"Hillary Clinton wants to end the War in Iraq. So do you. What makes you different from Hillary Clinton?"

I didn't like Paul's answer. It was a great opportunity for him to:

a) call HC out on the carpet for being part of the reason for the war, never mind that there is no reason to believe that a Hillary-led White House will end the war anytime within her first two terms.

b) distinguish himself from her on domestic issues, where a wider gulf exists between Paul and Clinton, than between any other Repub candidate for President.

With respect to a)

We could take Clinton's word for it, or we could, as Kasparov wisely recommends when it comes to Putin, look at her track record. She voted for the war, Paul didn't. She voted for more funding, Paul didn't. She hasn't apologized for voting for the War. She doesn't commit herself to pulling out any time soon.

We could also look at her track record during Bill's tenure as the President. It wasn't like she opposed her husband's radical and wide-ranging military escapades (yup, the biggest since WWII). In fact, she proudly said that she urged Bill to bomb Kosovo during a phone conversation when tensions there were mounting.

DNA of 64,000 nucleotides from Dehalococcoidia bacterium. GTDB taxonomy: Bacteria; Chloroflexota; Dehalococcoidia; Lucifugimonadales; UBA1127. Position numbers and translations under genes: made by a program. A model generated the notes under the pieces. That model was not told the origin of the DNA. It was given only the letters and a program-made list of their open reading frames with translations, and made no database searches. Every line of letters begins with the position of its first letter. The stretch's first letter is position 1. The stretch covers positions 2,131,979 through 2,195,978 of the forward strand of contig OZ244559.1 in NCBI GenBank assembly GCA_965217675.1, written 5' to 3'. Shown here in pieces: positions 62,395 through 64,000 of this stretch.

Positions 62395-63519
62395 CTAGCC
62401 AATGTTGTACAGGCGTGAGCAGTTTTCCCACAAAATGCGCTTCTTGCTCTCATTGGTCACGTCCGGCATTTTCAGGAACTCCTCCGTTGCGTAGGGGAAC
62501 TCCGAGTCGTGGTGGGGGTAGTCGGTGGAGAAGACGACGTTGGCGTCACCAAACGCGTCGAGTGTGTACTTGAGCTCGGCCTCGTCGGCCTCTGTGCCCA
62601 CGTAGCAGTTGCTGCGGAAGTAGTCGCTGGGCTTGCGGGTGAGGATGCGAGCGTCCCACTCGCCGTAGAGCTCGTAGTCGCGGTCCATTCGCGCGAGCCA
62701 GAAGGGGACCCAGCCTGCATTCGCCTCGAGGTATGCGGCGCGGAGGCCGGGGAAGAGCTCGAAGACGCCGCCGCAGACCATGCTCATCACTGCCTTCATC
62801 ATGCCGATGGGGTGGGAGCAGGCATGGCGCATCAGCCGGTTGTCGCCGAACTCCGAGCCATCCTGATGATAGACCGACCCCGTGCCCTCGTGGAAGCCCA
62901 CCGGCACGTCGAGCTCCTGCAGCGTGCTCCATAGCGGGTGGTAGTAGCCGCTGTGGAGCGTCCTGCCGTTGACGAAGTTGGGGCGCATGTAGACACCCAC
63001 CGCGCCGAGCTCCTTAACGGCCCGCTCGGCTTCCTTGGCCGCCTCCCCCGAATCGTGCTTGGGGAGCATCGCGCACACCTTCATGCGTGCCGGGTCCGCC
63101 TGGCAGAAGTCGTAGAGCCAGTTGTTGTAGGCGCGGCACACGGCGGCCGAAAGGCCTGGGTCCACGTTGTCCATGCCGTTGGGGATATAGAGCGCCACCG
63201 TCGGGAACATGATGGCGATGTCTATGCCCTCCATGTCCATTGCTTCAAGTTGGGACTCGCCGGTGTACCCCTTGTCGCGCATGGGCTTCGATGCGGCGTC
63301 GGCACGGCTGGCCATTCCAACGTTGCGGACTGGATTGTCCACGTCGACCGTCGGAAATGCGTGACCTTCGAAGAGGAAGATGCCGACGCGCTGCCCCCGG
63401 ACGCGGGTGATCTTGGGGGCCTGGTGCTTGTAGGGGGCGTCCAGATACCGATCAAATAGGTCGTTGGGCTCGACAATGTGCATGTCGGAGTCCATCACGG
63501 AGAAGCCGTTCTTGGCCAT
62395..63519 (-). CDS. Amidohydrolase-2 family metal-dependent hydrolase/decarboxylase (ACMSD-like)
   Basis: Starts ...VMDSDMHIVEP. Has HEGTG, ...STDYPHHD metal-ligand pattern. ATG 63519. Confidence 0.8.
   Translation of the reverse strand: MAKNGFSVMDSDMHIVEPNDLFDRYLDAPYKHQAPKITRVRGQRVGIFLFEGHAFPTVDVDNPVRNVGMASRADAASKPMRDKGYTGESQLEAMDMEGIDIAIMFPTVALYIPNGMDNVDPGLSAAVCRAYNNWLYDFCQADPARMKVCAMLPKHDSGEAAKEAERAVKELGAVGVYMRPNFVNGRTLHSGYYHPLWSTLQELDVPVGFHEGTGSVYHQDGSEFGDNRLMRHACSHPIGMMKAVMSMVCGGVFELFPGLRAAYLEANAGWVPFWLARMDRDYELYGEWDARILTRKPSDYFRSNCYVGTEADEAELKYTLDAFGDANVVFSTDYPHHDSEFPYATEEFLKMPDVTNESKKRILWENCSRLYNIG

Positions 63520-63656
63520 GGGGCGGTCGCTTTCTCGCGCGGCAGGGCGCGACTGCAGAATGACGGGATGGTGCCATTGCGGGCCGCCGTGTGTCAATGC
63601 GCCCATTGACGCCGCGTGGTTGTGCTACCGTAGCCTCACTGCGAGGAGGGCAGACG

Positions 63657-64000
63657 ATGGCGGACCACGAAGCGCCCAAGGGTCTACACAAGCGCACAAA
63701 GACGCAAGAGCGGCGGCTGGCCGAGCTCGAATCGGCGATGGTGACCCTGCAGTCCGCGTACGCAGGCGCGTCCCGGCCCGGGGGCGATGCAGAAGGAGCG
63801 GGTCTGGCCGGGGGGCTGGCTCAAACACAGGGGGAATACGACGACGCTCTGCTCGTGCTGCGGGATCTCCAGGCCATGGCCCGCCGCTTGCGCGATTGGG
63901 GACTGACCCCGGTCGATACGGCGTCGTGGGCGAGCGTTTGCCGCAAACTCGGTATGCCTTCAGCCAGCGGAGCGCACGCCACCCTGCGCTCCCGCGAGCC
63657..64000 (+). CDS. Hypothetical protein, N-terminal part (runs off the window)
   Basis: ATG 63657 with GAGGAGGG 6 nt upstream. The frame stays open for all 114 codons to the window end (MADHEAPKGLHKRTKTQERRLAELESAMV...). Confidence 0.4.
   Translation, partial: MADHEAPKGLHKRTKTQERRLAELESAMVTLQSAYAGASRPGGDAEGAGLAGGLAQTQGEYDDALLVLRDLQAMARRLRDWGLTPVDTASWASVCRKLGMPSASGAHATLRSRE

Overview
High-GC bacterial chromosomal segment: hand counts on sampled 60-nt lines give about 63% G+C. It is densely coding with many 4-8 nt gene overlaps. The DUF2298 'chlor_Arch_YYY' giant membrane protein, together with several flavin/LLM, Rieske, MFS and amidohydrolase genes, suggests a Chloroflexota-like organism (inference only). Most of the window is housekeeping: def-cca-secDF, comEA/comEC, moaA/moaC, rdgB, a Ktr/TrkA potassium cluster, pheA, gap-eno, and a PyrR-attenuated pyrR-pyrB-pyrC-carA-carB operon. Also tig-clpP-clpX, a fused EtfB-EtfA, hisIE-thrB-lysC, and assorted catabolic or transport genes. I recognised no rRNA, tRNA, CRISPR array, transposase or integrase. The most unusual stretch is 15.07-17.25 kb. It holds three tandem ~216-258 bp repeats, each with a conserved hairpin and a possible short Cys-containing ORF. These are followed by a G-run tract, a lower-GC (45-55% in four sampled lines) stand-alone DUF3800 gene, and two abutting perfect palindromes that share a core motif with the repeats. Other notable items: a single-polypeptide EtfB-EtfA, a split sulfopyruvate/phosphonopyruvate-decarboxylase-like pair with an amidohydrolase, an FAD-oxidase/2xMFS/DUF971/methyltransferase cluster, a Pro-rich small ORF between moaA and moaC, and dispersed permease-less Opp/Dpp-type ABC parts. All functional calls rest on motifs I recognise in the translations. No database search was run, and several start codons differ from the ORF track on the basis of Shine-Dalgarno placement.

A peace candidate Hillary Clinton is not. A left neo-con, she is. (More grist for the foreign adventurism stems, in reality, from a left-wing ideology mill?)

With respect to b)

Clinton wants a (pre-Chaoulli decision) Canada-style health care system. Ron Paul wants more health care freedom. Clinton supported the Patriot Act, and is unlikely to pull out any of its teeth. Paul voted against the Patriot Act, and introduced American Freedom Agenda legislation just a couple of days ago into Congress that would, amongst other things, disallow torture, and restore habeas corpus (read the three-page PDF doc here. Really. It's awesome). On tax policy, Paul wants to abolish the IRS and eliminate the federal income tax. Clinton? I don't think so. Paul wants to fulfill Ronald Reagan's dream of abolishing the Department of Education. Clinton? Take a wild stab at this.